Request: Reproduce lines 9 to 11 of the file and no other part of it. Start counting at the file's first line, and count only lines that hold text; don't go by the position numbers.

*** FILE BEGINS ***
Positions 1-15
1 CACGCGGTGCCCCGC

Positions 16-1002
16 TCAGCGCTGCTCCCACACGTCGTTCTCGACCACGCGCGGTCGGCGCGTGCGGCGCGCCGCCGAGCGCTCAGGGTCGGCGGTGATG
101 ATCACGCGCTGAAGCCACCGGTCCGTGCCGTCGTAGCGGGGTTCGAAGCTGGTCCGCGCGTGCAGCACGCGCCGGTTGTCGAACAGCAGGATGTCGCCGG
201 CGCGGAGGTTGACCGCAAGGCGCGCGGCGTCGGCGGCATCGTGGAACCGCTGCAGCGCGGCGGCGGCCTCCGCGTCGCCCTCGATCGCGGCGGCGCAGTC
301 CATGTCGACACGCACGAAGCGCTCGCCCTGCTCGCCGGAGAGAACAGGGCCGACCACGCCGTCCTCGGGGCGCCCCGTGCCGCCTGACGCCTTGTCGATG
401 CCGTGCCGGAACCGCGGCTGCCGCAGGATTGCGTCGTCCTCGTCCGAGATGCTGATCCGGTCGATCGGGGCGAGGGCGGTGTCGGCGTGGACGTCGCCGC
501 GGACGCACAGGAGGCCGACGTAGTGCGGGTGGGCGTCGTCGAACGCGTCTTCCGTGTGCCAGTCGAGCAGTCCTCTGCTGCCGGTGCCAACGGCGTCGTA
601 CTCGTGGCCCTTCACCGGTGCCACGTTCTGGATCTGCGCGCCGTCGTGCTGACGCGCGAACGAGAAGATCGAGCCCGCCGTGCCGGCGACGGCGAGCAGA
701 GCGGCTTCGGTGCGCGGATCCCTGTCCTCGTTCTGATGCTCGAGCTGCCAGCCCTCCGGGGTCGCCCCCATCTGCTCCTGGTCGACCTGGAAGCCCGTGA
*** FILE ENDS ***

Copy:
501 GGACGCACAGGAGGCCGACGTAGTGCGGGTGGGCGTCGTCGAACGCGTCTTCCGTGTGCCAGTCGAGCAGTCCTCTGCTGCCGGTGCCAACGGCGTCGTA
601 CTCGTGGCCCTTCACCGGTGCCACGTTCTGGATCTGCGCGCCGTCGTGCTGACGCGCGAACGAGAAGATCGAGCCCGCCGTGCCGGCGACGGCGAGCAGA
701 GCGGCTTCGGTGCGCGGATCCCTGTCCTCGTTCTGATGCTCGAGCTGCCAGCCCTCCGGGGTCGCCCCCATCTGCTCCTGGTCGACCTGGAAGCCCGTGA